On appeal, plaintiff contests dismissal of the complaint, assigning error to Supreme Court's equitable finding that the agreement was subject to rescission due to the parties' mutual mistake. She argues that since the original was in defendant's possession all along and defendant concedes having searched the very location where it was ultimately found by her husband, any mistake was unilateral on her part. Plaintiff relies on case law holding that a party may not invoke mutual mistake to avoid the consequences of that party's own negligence (citing Da Silva v. Musso, 53 N.Y.2d 543, 551–552  ). However, I conclude that the distinction between unilateral and mutual mistake has no bearing on the parties agreement and misses the dispositive issues in this case; on this, I disagree with the majority. Here, the agreement was only contingent, and the contingent event never occurred, thus, there is no need to analyze whether there was a mistake that would excuse a party from performance.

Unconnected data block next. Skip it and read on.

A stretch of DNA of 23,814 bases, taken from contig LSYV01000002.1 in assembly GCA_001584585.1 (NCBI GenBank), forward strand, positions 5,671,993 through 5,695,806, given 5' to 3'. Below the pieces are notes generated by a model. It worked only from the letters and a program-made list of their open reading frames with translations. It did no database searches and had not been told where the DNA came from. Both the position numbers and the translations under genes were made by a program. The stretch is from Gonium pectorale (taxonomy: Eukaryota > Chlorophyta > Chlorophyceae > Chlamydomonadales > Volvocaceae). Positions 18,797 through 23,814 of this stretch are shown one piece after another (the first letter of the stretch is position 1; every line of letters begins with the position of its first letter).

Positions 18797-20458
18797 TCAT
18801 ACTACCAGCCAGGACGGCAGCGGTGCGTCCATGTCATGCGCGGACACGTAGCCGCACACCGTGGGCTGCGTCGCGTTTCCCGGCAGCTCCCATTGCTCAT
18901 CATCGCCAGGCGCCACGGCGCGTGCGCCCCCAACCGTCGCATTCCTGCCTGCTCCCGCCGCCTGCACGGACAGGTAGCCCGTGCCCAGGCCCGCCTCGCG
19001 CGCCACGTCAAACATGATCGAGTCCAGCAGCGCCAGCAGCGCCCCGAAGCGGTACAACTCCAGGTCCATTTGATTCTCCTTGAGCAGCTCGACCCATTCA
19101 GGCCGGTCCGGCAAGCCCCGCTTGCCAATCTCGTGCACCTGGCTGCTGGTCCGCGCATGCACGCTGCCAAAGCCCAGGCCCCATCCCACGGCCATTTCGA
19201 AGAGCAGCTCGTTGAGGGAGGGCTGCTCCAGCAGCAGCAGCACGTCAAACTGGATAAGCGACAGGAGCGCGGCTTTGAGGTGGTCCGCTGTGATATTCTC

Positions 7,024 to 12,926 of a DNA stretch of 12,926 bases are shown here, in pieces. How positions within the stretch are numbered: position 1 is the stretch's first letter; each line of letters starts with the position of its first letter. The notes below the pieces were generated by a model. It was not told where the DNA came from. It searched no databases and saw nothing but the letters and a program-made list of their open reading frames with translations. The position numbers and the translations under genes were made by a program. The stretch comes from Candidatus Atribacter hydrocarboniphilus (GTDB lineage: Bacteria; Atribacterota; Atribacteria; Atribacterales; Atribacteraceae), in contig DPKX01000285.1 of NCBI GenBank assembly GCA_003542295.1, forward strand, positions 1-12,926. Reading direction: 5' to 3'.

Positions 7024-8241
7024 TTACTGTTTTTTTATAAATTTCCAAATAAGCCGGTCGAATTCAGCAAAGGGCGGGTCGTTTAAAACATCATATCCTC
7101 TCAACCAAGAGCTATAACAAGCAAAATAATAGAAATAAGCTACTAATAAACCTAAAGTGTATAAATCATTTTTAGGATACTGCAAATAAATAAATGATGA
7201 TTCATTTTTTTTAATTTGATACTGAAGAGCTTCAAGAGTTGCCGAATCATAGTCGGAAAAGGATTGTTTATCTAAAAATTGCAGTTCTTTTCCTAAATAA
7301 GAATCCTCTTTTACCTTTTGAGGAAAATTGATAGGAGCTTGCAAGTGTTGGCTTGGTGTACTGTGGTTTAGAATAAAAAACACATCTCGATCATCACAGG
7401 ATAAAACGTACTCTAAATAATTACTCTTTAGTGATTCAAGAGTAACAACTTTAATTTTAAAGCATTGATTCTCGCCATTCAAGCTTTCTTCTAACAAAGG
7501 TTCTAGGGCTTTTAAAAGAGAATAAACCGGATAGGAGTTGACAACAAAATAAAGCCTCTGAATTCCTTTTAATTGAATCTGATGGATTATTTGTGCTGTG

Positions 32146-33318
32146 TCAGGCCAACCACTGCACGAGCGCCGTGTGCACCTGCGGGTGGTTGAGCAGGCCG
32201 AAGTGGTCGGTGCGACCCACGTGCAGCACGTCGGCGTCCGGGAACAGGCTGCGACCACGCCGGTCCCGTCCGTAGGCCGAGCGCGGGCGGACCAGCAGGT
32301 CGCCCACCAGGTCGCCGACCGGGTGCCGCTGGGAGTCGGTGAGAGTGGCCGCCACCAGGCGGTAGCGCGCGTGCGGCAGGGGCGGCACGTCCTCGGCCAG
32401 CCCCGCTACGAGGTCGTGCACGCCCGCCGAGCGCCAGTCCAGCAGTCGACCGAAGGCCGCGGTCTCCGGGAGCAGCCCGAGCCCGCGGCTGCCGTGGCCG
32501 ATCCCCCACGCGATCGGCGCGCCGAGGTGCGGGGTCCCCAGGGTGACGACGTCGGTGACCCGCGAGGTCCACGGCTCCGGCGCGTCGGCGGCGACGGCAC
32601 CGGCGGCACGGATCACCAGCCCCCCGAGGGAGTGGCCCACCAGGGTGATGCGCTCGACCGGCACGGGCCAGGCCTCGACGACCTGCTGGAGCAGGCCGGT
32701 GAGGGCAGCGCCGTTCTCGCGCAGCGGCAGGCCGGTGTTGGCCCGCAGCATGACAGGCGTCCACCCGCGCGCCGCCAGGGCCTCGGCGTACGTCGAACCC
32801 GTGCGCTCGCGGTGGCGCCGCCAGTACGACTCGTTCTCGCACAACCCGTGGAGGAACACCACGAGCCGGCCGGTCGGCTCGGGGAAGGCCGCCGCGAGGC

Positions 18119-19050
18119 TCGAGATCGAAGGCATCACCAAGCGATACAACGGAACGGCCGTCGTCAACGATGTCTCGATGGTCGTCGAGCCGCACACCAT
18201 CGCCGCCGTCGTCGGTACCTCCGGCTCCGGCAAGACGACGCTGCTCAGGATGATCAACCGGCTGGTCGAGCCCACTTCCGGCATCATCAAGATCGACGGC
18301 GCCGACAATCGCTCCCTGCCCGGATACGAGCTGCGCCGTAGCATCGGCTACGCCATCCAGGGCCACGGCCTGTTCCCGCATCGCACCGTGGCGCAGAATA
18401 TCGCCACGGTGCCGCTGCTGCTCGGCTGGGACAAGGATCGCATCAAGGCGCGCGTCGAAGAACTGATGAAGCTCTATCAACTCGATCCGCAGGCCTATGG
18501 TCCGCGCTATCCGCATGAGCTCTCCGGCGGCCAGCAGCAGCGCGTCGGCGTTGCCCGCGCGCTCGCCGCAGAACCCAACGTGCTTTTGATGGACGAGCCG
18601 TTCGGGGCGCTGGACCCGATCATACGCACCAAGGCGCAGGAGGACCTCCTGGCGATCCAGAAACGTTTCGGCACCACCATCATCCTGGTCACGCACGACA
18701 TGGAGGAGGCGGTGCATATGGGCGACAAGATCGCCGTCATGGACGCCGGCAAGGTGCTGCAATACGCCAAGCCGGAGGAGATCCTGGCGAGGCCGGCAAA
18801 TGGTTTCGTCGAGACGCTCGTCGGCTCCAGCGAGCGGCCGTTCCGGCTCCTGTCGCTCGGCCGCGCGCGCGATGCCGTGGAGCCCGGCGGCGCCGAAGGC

While there is no dispute that there was an oral agreement, it was conditioned on defendant commencing and successfully concluding a lost will proceeding, making the underlying consideration of the agreement contingent on that event. This is clear from the parties' agreement to share the proceeds at the successful conclusion of the lost will proceeding. Although both parties initially assumed, incorrectly as it turned out, that a lost will proceeding would be the only manner of probating the estate and avoiding an intestate distribution, such misapprehension is not dispositive here. Rather, the explicit agreement, that plaintiff would not challenge defendant with respect to the anticipated lost will proceeding and that defendant upon its successful conclusion would pay to plaintiff half of the estate assets, necessarily was enforceable only if a lost will proceeding was, indeed, commenced and successfully concluded. It was not. When the original 1991 will was located, all the underlying circumstances of the verbal agreement changed. The triggering event of the parties' oral agreement never materialized. To hold otherwise, I conclude, would essentially alter the terms of the oral agreement.